I recently let myself be cajoled into letting my children make up ground on their lack of Saturday morning TV. While I am not allergic to television, I do have some sensitivity to the ‘entertainment’ that plays for laughs from overworked stereotypes.

Telly dad is too often the bumbling weekend layabout who misses his children’s school play. Mum is the clean freak and giggly friend to the daughter. The TV brother and his best mate are typically mono-syllabic Neanderthals who only eat out of packets and drink straight from the carton.

The stereotyped pristine TV teen daughter plays out a life that is a series of hazards or dramas — staying in good with the cool crowd, buying shoes and meltdowns made of being overlooked by the cute guy for the prom (the shows are American, after all).

Faking It

So, the three of us cuddled into beanbags to become an audience. Cue in a shrewd mum character coaching her TV daughter into feigning delight at doing uncool things with dad. The feigned delight was, in fact, a strategic move to up the chance for a “yes” from dad when TV daughter unveiled her ulterior motive — a new car. Ultimately, the daughter genuinely enjoys the dad time and bails on trying for the car. Mum’s response… not going to let dad’s happy place go to waste: “Momma’s gonna get me some new shoes!”

In my world, such behaviour played out by people who are meant to love and respect one another – on TV or for real — is not OK.  Our morning segment of TV watching was later a point of discussion as we made our way to the Salmon Ponds.


The Salmon Ponds at Plenty have plenty to attract children. The ponds are not fenced off and there are great fish leaping to take the pellets sprinkled by children. We decided to visit after being tipped off early Saturday morning by my mum that there was free entry to celebrate 150 years of operation.

By late afternoon the crush of the crowd had thinned. Ava and Bridie were tiring; however, the last couple of handfuls of fish food were keeping them interested while I explored the produce stalls. A sample of a Huon cider convinced me that the apple over the pear would make a good purchase. Thankfully, despite the remote location of the Salmon Ponds, the stall owner was able to run my purchase through on a card using a wireless EFTPOS device.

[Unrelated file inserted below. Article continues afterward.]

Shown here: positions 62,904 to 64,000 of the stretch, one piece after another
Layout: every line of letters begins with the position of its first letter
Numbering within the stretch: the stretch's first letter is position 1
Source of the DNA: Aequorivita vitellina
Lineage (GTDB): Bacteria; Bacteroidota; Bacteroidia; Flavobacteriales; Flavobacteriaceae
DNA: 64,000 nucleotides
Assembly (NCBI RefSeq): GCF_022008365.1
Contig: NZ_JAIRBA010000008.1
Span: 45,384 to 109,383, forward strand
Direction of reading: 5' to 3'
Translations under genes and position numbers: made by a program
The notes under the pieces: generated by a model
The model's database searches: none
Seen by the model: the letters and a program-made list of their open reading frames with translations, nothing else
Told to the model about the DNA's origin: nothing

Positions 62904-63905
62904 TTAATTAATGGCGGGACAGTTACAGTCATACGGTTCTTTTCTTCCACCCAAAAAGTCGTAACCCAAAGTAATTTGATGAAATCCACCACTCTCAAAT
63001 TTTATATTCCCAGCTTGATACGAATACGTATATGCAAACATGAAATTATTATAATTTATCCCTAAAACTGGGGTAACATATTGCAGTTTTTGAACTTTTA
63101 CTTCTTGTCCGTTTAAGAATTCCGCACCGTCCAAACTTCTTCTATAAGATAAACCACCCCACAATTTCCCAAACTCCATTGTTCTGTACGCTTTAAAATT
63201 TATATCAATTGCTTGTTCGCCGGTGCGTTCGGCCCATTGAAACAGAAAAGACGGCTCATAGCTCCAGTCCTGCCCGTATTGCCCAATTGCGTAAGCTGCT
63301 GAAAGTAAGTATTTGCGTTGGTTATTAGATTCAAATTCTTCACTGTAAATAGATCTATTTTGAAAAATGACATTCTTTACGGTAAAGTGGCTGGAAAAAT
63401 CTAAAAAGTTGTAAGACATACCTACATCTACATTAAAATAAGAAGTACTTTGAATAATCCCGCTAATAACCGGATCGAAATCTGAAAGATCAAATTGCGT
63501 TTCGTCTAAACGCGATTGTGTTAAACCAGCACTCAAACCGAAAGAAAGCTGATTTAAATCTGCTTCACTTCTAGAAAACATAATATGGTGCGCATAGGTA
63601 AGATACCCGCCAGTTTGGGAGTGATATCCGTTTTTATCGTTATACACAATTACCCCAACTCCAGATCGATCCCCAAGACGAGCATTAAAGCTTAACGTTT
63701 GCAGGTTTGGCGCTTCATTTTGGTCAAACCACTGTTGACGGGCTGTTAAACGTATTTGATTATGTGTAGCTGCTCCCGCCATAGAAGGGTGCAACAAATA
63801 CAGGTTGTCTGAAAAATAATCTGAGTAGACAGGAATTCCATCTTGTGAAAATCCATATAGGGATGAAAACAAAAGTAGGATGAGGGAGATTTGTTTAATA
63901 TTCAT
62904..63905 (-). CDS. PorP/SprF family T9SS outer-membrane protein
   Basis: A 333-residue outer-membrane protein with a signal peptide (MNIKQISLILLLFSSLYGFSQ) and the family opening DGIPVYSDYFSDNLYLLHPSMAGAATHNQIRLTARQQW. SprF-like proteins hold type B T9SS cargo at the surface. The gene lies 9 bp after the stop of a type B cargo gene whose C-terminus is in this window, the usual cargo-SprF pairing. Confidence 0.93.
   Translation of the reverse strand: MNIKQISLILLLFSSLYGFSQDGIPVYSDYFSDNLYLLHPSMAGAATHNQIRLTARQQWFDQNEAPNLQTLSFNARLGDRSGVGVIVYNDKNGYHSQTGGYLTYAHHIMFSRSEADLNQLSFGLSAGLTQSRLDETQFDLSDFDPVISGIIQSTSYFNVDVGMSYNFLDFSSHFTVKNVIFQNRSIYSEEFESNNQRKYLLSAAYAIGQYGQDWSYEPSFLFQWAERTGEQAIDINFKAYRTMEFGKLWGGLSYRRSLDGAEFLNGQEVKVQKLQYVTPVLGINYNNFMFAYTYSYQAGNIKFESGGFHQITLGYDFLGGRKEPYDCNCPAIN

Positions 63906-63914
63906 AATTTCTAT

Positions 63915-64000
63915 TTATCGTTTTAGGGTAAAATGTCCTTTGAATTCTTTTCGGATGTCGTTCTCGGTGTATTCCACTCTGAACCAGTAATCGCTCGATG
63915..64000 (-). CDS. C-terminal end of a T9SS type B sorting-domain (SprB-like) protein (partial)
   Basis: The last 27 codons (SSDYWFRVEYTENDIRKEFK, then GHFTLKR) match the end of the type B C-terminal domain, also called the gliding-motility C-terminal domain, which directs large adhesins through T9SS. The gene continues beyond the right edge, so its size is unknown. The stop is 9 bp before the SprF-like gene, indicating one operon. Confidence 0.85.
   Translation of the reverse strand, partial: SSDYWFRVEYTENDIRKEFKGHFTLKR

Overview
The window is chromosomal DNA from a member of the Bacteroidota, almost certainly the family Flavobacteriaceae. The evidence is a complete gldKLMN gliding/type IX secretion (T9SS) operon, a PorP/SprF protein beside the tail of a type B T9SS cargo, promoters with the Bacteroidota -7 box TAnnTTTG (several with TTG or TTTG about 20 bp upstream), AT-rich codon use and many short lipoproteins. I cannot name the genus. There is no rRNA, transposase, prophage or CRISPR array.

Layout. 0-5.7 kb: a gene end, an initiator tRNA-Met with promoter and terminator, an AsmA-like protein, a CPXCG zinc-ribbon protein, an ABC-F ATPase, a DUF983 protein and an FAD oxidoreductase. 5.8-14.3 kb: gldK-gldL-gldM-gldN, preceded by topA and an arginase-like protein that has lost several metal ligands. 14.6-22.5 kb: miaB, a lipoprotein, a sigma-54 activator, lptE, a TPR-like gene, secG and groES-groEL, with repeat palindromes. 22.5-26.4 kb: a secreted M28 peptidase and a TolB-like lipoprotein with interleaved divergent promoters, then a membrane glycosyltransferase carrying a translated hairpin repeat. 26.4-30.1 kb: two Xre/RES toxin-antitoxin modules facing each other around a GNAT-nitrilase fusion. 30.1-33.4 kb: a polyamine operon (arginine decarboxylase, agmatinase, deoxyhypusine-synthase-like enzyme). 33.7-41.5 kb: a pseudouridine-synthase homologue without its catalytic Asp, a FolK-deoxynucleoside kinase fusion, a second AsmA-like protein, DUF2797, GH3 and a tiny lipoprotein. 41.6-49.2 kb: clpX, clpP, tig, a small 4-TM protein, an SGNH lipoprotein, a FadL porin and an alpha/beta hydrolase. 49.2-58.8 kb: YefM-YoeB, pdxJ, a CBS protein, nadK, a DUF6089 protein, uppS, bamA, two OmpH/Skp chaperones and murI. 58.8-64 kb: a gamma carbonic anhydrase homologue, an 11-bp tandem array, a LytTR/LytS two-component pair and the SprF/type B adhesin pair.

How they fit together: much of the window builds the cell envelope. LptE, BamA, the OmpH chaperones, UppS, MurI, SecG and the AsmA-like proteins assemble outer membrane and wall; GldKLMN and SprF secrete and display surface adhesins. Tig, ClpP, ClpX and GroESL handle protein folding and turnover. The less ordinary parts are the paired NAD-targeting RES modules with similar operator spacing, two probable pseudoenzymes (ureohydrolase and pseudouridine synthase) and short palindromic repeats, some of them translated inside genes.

I had forgotten to take along any cash except for one or two gold coins. The next stall was run by Steph and her mum, Sally Wise of the slow cooker fame. Arriving at their tent solved the question, “What is that delicious smell?” which we had been asking the whole time. The answer was in a large pot of slow-brewing tomato, garlic, vinegar, ginger, onion… I should have taken note of the rest; however, the rich smell and colour of a country-style relish distracted me from remembering the ingredient list.

We met Steph and made conversation about school lunches and she shared that she also has a child who enjoys her homemade sweet chilli sauce on lunchtime sandwiches. Although I had never met her before, Steph had a warm rapport that she shared openly with my two daughters.

I delighted while my oldest daughter shared some cooking stories and Steph engaged my girls in easy conversation that was wonderfully genuine. And her samples of sweet chilli and Bernie’s hot sauce were so superior to anything else that goes by the same name that I decided to add it to my kitchen collection.

But Steph didn’t have EFTPOS and I didn’t have cash. Still, we chatted some more and then, quite discreetly, Steph very gently handed my girls a sweet chilli sauce with an “I’d like you to try this.” Then, a moment later she softly offered my daughters a bottle of Bernie’s saying, “I think dad would like to try this.”

I love those moments of heartfelt generosity! I try to make them happen for other people and my girls and always have a heart-tipping-over feeling when being on the receiving end. Steph offered such.


Sometime later I began to ponder why I might be so irked that a TV daughter might be gifted a car while my daughters being gifted two bottles of homemade sauce delivered a real sense of joy. I know it wasn’t the cost.

After grinding through my values, I realised that the issue for me is honesty.

I just cannot find any honesty in a TV daughter faking an interest in a TV dad’s job to increase the odds of being gifted a car.

By contrast, Steph gifted us generously, I think for the honest pleasure of giving and for the flowing smiles of my two daughters. Her kindness also stamped a smile on me that has lasted the past two weeks.

My strongest relationships are formed of honesty.

I am going to give some thought to the most magnificent homemade pancakes being delivered by my daughter right before I was asked for the Saturday morning TV. I wonder how different our morning might have been, had I said no.


Photo by Pelageia Zelenina.

Published On: September 24th, 20220 CommentsTags: , , , , ,

About the Author: Greg McInerney

Greg is the father of two daughters.

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